I’m at about the same latitude as Salzburg, Austria, and in an oceanic, west coast climate not unlike northwestern Europe, which is where my ancestors evolved.

  18. You’ve turned nastily anti-Finn, of late.

    • Replies: @Captain Tripps
  19. So Blow’s from Louisiana, huh. Maybe that explains his funny name; maybe it’s French and originally spelled Bleau or something like that.

    His hometown of Gibsland, Louisiana, might be a tad too diverse for him at 82% black. And fewer bleaujob opportunities than in Atlanta.

    • LOL: Achmed E. Newman
    • Replies: @Hibernian
  20. Polistra says:
    @Reg Cæsar

    Interesting. Wiki and IMDb disagree about his birth name.

    Mitchell Parish (born Michael Hyman Pashelinsky; July 10, 1900 – March 31, 1993) was an American lyricist.
    Wikipedia
    Birth name: Michael Hyman Pashelinsky
    Born:July 10, 1900
    Origin:Lithuania, Russian Empire

    Mitchell Parish (1900–1993)
    IMDb
    Mitchell Parish was born Michael Hyman Peretz in Lithuania. He came to USA at age seven months and lived in Louisiana until about age four when he moved to New York City. His whole family changed its name to Parish soon after arriving in America; Parish changed his first name to Mitchell when he became a songwriter in 1919.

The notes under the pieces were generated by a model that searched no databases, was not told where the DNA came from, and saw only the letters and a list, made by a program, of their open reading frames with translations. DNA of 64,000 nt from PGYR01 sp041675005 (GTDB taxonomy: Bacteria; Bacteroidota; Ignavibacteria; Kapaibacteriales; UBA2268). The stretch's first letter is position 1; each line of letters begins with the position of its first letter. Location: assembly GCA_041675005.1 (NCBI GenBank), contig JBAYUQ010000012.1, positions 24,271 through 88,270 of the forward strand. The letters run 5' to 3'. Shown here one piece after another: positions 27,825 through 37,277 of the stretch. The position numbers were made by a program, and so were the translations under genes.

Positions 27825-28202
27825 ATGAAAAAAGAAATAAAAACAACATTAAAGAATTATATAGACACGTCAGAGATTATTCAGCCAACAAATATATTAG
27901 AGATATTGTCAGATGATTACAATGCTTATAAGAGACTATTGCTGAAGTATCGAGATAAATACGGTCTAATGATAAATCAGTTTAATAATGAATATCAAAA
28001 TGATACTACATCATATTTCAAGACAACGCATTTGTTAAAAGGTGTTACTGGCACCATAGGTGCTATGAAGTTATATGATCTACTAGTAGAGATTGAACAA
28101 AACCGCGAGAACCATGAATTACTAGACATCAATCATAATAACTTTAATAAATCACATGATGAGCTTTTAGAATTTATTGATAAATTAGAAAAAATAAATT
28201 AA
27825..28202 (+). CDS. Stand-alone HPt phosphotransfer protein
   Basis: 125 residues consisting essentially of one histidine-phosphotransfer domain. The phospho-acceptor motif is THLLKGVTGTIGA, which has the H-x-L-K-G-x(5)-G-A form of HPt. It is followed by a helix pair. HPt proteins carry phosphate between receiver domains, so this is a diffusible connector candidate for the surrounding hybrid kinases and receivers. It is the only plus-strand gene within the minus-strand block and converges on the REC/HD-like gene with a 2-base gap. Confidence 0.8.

This ‘type’ of guy often seems to live to the age of 80-90, despite not having particularly good health habits. By ‘type’ I mean short, squat, ethnic/slavic, never very attractive, etc.

    • Replies: @Reg Cæsar
  21. Lots of Scandinavians (mostly Norwegians, I think) in gray, rainy, heavily forested, Northern latitude Seattle. Don’t know whether that is the weather, terrain or short winter days. Or maybe just the commercial fishing.

    • Replies: @Reg Cæsar
  22. This geographer estimates that 600,000,000 people live north of the 45th parallel N, and only one million south of the 45th S: